Can our average players contribute to a section such as "My two greatest games ever"?

    Can we have a section on the history of chess in Canada?

    just a few ideas to get the ball rolling.

  7. #7
    Join Date
    Aug 2008
    Port Moody, BC
    Blog Entries

    Unhappy Online magazine

    Here is the link to an online magazine devoted to correspondence chess:
    It was active for 3 years, being put together by a team of volunteers. You can all download several issues and have a look what has been done to have it come out every 2 weeks.

    In my humble opinion CFC should start small with a similar electronic magazine (once a month) and grow from there. It would be great to pay money for articles, but if we have none what can we do: wait until we get some and have no magazine meantime?!...

  8. #8

    Default If it looks like a duck and talks like a duck it can probably fly

    Getting quality content on a shoestring budget is not a novel problem; the original Chess Canada magazine went through that too. But the CFC has some big advantages. One is that the most talented players need a healthy CFC to deal with FIDE as bureaucracy to bureaucracy. Hence it is in the masters own self-interest that the magazine have enough quality to attract members/subscribers. They will probably contribute more enthusiastically than they would to an ordinary profit-oriented business-model magazine.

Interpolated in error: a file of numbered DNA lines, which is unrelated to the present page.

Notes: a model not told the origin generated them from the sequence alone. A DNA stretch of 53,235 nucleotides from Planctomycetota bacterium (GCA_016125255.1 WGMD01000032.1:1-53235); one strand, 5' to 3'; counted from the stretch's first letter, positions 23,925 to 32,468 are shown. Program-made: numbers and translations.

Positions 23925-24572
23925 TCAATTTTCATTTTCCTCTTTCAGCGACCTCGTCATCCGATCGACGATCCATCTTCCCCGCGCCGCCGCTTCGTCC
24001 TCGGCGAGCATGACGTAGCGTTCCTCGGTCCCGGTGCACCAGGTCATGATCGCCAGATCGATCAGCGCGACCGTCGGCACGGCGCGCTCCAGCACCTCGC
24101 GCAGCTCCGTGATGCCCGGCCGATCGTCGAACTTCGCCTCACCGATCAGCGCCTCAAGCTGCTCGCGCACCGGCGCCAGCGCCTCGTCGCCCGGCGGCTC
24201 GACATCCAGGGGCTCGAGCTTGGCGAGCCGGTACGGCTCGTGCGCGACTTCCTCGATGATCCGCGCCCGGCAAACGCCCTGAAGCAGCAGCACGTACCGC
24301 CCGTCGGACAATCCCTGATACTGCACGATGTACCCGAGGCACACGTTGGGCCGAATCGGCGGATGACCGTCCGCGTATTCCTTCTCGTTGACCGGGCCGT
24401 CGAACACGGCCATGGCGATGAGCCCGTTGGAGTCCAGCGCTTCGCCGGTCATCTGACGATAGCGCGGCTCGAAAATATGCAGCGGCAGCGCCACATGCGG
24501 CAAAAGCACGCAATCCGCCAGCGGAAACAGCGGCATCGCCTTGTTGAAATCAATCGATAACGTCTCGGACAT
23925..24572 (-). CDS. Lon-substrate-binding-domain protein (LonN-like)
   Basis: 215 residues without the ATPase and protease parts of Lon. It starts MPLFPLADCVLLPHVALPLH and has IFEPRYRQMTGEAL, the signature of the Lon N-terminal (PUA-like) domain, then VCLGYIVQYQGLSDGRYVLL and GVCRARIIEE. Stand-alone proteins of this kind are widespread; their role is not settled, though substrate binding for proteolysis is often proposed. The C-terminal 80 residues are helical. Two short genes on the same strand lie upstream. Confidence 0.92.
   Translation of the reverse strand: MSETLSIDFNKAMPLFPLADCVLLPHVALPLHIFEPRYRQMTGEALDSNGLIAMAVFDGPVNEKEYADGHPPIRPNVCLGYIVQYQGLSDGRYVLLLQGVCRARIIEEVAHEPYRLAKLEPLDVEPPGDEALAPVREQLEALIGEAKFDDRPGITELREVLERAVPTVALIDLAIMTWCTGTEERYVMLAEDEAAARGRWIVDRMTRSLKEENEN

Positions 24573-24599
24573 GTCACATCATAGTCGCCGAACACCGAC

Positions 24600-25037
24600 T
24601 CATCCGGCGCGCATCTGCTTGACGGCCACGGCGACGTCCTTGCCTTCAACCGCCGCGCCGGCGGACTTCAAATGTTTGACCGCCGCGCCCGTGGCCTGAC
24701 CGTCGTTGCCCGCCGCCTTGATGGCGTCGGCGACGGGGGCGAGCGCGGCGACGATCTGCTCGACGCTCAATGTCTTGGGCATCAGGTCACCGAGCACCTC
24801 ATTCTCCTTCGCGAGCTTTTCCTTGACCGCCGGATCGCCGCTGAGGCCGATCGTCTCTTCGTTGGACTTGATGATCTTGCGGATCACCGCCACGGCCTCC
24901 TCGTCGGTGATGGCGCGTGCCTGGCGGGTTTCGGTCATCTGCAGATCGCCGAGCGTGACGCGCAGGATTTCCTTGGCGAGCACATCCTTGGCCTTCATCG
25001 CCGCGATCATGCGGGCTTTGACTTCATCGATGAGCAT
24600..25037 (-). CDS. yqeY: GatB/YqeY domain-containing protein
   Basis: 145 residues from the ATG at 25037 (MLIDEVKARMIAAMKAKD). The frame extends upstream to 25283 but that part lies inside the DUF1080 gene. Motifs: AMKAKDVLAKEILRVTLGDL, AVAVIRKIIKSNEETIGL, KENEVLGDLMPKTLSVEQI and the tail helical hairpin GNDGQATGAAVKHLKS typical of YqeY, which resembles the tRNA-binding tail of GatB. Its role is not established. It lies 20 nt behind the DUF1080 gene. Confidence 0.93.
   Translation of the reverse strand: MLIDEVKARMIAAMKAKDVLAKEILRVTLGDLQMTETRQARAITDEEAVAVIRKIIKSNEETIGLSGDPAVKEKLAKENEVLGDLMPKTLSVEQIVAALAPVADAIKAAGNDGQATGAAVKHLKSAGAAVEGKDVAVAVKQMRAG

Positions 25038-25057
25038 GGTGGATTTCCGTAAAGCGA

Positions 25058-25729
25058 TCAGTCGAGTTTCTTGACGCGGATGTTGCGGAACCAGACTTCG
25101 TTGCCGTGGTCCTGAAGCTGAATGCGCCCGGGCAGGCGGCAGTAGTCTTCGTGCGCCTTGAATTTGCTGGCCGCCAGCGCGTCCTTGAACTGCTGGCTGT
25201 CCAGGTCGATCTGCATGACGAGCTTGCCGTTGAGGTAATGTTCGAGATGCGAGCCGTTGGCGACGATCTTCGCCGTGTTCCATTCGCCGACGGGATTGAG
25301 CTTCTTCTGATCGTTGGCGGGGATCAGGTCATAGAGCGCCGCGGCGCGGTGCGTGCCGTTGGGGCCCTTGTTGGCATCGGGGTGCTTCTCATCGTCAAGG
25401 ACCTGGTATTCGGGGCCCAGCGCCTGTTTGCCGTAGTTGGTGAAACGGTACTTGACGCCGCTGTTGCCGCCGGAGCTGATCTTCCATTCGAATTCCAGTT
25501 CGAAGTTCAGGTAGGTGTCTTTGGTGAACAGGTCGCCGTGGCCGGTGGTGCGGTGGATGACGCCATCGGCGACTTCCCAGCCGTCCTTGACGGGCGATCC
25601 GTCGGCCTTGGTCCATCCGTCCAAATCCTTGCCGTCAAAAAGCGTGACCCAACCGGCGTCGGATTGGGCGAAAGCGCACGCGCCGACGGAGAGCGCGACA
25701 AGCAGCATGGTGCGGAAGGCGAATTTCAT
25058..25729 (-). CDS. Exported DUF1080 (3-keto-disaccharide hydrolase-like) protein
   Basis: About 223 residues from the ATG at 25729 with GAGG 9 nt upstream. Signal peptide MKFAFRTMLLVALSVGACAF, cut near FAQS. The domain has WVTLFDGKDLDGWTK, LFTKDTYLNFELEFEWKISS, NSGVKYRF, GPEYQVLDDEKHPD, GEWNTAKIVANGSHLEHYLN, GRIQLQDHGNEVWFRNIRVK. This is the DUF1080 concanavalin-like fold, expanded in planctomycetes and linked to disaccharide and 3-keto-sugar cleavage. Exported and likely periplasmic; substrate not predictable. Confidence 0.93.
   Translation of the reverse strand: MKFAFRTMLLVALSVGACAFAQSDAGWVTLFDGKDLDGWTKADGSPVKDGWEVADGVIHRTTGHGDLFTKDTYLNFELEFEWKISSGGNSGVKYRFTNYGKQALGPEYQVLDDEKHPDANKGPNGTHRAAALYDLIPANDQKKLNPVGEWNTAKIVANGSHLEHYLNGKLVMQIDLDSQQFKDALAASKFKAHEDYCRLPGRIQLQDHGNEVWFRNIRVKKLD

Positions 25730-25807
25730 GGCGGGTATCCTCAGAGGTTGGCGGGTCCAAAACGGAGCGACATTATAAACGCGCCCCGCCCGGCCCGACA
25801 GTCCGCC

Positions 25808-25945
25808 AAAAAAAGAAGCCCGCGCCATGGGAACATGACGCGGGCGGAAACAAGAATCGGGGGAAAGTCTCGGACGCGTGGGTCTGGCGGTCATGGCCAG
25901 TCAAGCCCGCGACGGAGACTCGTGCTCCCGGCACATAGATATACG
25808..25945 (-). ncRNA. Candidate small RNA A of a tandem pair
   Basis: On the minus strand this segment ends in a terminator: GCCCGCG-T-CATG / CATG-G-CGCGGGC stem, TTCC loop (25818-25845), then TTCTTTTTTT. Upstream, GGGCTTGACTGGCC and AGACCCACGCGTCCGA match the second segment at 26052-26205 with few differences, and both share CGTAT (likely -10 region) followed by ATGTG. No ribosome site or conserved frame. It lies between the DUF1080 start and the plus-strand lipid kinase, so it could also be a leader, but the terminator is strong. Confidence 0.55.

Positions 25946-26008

Tell me what what you think of this idea:
    The available budget is divided into thirds.
    The first goes for technical website maintenance including providing such hard and soft ware as required by the editor. The editor is paid the second third.
    The last third is put in a pool to be shared by titled Chess Canada Content Providers (CCCP!) who would operate as freelancers maintaining copyright on their content for potential translation, other media, yearbook/magazine reproduction, whatever. The pioneer of that variation was Svetozar Gligoric in the 60s. He sold "Game of the Month" theory articles in a half-dozen different languages before eventually compiling them in a popular hard cover book.

    The CCCPs would also receive a free ad for their own services (teaching, book, DVD whatever) or a sponsor's choice. For example at the CO 07 some companies sponsored players. In such case the player could blog their impressions and some games and provide a link to the sponsor's product/whatever. The freelance content provider thereby benefits by the ad revenue. Player blogs with both Canadian and International content are popular. Blogs in French would also be welcome and a convenient glossary provided for translation of the most common chess terms.

    Internet chess readers who play tournaments are used to paying for theory. Book-you-up texts (Winning with the such-and-such Gambit, etc) cost, as does even TWIC or NICs theoretical supplements. Private teachers also charge. There are world-wide potential subscribers for quality content in practical opening theory.
    Thus, if there is useful theoretical content then foreigners will subscribe even though they do not necessarily intend to play in Canadian tournaments.